In the present matter, petitioner has failed to make a sufficient showing for a finding that he did not receive effective assistance of counsel. There is a strong presumption that an attorney's conduct falls within the "wide range of reasonable professional assistance." Id. At 689-90. Petitioner has proffered no evidence to the contrary. Moreover, petitioner has not provided any factual basis that, but for his attorney's alleged deficiencies, the result of the proceedings would have been in his favor. Petitioner has not provided any evidence for this Court to believe that he was prejudiced in any way; he has only provided blanket allegations.
Petitioner alleges ineffective assistance of counsel because counsel failed to adequately investigate petitioner's background and make appropriate motions. However, petitioner proffers no evidence that, had this been done, the result of his trial would have been different. Further, petitioner also alleges that counsel prejudiced the petitioner through a series of derogatory comments. However, review of the record is not indicative of any misconduct. Any comments that were arguably derogatory were clearly tactical and part of his defense strategy. Finally, petitioner alleges that there was "a 'fee dispute' with counsel of record at the commencement of trial." See Petitioner's Brief at 31. Petitioner alleges that counsel demanded petitioner make a substantial payment for counsel's continued services and to proceed to trial. See id. at 31. However, petitioner proffers nothing other than this blanket allegation. He makes no substantial allegation; he proffers no evidence. As such, petitioner is not entitled to a writ of habeas corpus.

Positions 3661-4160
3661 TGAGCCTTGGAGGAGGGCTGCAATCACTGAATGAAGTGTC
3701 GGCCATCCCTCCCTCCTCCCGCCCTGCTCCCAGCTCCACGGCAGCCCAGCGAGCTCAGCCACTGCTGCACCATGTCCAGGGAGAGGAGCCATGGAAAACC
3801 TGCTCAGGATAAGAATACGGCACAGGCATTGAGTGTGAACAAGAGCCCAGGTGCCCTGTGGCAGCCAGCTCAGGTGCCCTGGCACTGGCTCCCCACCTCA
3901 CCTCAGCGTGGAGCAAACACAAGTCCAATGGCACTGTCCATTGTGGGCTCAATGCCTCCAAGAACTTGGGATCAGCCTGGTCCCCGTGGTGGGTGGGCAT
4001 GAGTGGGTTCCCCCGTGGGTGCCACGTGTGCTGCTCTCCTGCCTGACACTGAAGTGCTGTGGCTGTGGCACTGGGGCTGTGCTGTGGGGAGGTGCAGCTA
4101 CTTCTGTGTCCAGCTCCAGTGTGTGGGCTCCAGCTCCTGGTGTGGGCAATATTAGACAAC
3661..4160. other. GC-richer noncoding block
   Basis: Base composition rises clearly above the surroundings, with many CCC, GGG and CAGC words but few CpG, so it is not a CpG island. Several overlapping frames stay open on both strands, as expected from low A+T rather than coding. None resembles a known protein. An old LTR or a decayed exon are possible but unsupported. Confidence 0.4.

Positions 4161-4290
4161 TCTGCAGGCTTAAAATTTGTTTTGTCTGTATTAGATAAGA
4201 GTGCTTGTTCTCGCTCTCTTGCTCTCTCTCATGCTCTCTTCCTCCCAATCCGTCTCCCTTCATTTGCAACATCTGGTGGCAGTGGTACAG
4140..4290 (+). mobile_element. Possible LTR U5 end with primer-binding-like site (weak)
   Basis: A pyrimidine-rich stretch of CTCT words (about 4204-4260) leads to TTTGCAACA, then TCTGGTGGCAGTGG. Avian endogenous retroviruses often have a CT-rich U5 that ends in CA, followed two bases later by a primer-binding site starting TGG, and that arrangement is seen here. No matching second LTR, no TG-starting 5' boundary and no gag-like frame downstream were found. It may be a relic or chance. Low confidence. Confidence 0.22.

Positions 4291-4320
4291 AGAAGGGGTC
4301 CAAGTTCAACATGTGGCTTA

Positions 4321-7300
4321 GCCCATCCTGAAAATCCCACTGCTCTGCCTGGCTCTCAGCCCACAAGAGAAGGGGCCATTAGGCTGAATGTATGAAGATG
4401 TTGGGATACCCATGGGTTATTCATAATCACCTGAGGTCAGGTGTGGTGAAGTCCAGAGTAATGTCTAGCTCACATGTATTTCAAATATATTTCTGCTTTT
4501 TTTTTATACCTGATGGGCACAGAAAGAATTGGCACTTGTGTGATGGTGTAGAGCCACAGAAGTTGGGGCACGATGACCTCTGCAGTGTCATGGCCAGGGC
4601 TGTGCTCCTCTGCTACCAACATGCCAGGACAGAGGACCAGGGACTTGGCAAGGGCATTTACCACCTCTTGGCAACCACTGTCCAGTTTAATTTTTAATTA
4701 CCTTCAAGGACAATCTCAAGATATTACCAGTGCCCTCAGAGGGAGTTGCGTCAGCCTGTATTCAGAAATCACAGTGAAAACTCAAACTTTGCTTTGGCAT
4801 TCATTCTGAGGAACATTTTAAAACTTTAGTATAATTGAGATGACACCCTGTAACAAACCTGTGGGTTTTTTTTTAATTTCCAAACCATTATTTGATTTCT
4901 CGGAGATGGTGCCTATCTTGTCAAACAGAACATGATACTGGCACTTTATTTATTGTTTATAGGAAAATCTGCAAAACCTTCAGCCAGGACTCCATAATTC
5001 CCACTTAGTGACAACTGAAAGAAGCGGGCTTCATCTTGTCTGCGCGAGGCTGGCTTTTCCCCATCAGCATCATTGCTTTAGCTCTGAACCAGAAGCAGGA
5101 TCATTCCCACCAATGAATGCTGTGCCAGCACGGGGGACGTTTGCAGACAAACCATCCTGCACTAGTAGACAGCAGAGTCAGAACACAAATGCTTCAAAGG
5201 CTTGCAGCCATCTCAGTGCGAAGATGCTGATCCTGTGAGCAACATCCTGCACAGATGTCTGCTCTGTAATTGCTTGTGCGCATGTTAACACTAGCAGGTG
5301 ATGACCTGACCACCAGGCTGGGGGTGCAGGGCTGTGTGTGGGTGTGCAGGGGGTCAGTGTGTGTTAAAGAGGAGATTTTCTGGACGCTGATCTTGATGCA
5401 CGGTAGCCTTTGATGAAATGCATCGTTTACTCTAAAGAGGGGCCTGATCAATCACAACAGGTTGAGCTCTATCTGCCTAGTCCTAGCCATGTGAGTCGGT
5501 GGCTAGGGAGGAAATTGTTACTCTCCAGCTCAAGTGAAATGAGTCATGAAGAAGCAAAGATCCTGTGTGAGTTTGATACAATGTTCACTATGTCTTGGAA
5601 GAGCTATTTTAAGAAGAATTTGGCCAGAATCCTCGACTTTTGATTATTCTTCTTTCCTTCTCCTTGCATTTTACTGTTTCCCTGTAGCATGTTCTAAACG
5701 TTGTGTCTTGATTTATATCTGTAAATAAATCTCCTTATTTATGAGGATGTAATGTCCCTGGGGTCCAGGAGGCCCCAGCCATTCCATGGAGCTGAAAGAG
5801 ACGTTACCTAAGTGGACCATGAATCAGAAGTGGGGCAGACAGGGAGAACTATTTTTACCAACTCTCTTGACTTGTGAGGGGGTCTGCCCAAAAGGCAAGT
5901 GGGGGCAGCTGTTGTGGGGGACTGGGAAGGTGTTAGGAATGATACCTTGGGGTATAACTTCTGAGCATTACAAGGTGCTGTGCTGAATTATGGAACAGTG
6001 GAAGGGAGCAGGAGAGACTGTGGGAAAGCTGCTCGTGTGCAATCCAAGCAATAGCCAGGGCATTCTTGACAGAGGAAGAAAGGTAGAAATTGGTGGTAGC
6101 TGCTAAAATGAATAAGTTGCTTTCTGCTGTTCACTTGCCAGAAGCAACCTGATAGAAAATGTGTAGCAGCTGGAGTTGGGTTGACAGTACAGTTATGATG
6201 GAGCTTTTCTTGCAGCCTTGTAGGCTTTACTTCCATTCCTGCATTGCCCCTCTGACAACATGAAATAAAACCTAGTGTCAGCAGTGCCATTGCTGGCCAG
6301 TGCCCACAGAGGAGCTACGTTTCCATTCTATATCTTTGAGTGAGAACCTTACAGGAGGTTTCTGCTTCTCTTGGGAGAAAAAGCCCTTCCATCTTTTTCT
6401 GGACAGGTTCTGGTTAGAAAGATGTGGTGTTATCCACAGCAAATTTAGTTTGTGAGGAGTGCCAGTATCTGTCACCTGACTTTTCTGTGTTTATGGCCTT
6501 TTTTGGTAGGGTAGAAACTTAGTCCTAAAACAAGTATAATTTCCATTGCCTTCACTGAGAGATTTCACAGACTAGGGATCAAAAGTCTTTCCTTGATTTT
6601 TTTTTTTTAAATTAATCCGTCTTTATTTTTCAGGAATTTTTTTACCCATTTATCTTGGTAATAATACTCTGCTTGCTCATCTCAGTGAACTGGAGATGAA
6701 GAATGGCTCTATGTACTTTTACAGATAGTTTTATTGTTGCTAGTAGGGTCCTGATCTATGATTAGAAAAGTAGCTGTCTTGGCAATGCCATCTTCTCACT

IV. Fair Trial
Petitioner alleges that he was denied his right to a fair and impartial trial by the presence of a juror who was facing a criminal charge.
In Lisenba v. People of the State of California, 314 U.S. 219, 236 (1941), reh'g denied, 315 U.S. 826 (1942), the United States Supreme Court stated in pertinent part: